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Bradley Industrial Base Rallies Suppliers from Across the Country to Express Concern to Congress

Jeff Adams of AMZ Corporation, Angela Kirk of Pegasus Steel and John Polacek of JWF Defense Systems
Message to lawmakers – a shutdown will result in serious consequences for the Army, our business, our employees and our regional economies.

Large and small suppliers from around the country gathered in Washington, D.C. on April 24 to meet with their members of Congress to discuss the U.S. Army’s current funding plan, which would force a complete shutdown of the Bradley industrial base for at least three years starting in 2014. Their message to lawmakers – a shutdown will result in serious consequences for the Army, our business, our employees and our regional economies.

The companies represent more than 500 large, medium and small businesses from the Bradley industrial base that comprise a production and supply chain network, which works with the U.S. government to maintain the readiness of four of the five Armored Brigade Combat vehicles used by the U.S. Army, notably the Bradley Fighting Vehicle. The primary hub for the industrial base is BAE Systems’ manufacturing facility in York, Pennsylvania.

Addressing a gathering of the suppliers, Erwin Bieber, president of BAE Systems’ Land & Armaments sector, said, “a forced closure of the Bradley industrial base will cost more long term than keeping it active at reduced levels. There are thousands of skilled jobs and hundreds of business across the country at risk, as well as the readiness of our Army and our soldiers. All suffer with the closing of the Bradley industrial base.”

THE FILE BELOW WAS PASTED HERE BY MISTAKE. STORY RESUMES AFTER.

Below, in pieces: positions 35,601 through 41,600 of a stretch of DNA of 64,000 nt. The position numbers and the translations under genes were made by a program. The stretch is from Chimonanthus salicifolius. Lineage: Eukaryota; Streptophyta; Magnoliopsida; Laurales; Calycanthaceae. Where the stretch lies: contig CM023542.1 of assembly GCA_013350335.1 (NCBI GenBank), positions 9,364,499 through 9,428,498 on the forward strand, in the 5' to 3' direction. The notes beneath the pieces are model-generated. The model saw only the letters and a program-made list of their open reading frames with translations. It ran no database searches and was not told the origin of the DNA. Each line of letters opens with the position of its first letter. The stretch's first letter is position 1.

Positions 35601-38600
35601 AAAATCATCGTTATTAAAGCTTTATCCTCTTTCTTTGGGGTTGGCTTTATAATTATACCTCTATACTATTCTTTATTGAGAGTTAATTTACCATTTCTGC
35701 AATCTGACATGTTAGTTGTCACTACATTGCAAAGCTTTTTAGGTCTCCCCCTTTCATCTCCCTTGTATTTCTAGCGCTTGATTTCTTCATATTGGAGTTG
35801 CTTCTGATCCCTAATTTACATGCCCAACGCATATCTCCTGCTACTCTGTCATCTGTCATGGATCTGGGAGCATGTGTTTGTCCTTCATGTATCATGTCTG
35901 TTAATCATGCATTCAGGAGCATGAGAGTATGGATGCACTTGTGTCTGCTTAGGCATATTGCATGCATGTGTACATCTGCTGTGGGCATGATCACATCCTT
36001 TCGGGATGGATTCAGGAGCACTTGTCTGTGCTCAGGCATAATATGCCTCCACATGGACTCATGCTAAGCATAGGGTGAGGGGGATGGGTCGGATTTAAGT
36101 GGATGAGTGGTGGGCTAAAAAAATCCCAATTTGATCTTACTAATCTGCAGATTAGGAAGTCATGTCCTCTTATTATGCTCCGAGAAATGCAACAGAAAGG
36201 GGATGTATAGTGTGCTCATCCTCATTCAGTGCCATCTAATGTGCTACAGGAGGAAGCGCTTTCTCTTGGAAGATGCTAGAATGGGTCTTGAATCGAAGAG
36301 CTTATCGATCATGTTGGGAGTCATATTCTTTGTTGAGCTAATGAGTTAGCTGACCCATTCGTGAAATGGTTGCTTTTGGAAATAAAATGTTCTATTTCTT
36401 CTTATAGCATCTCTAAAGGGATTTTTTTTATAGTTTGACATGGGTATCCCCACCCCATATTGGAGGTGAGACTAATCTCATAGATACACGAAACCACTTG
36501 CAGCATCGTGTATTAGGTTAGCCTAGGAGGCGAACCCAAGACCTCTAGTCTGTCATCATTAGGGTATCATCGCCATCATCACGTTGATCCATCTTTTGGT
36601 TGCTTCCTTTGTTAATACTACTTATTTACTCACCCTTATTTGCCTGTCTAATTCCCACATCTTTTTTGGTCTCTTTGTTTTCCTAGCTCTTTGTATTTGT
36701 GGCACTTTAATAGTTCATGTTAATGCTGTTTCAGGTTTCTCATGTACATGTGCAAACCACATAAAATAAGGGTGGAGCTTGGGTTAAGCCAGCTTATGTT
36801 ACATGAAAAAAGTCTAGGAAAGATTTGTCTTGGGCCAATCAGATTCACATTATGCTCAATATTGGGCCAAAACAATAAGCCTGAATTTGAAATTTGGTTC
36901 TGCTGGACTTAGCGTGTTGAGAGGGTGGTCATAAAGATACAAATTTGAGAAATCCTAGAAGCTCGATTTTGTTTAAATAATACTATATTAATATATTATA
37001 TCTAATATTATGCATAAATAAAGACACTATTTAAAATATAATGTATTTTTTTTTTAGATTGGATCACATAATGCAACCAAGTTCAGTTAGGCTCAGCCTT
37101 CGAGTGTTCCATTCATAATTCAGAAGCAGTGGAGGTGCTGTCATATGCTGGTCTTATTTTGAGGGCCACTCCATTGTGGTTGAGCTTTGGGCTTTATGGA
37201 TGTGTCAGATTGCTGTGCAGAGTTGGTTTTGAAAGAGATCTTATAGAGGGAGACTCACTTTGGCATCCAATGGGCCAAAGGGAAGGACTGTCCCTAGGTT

Jeff Adams of AMZ Corporation in Pennsylvania stated, “We are very proud of our company’s contribution to the production and maintenance of the Bradley vehicle. But during these difficult economic times, we cannot maintain the skilled workers and equipment needed if the U.S. Army shuts down production and we don’t have any orders to fill. With the help of Congress we can make sure that our skilled workforce continues to meet the needs of the U.S. military.”

Will Donnellan of the First Electronics Corporation in Massachusetts warned that a shut down will mean lay-offs and the need to reinvest resources into other lines of work. “Our business cannot afford to stop and start work. Uncertainty does not enable us to make the plans required to invest in the machinery and skills needed to provide the parts we supply for the Bradley,” Donnellan stated.

As an alternative to a Bradley line shutdown, BAE Systems and the supplier base companies urged that Congress direct the U.S. Army to accelerate the start of required upgrades to 93 Bradleys currently scheduled for fiscal year 2015 and 2016. Using funding approved for these conversions will enable the Army to more quickly meet its needs for fully modernized vehicles while supporting the combat vehicle industrial base.

A shutdown could potentially eliminate more than 7,000 jobs, negatively impact each of the industrial base’s almost 600 businesses in 44 states and the District of Columbia, and reduce the ability to maintain and support the Bradley Fighting Vehicle, an integral part of U.S. Army operations that is forecasted to serve the ABCTs until at least 2045.

To learn more about the economic benefits of preserving the Bradley industrial base, visit www.baesystems.com/bradleyindustrialbase.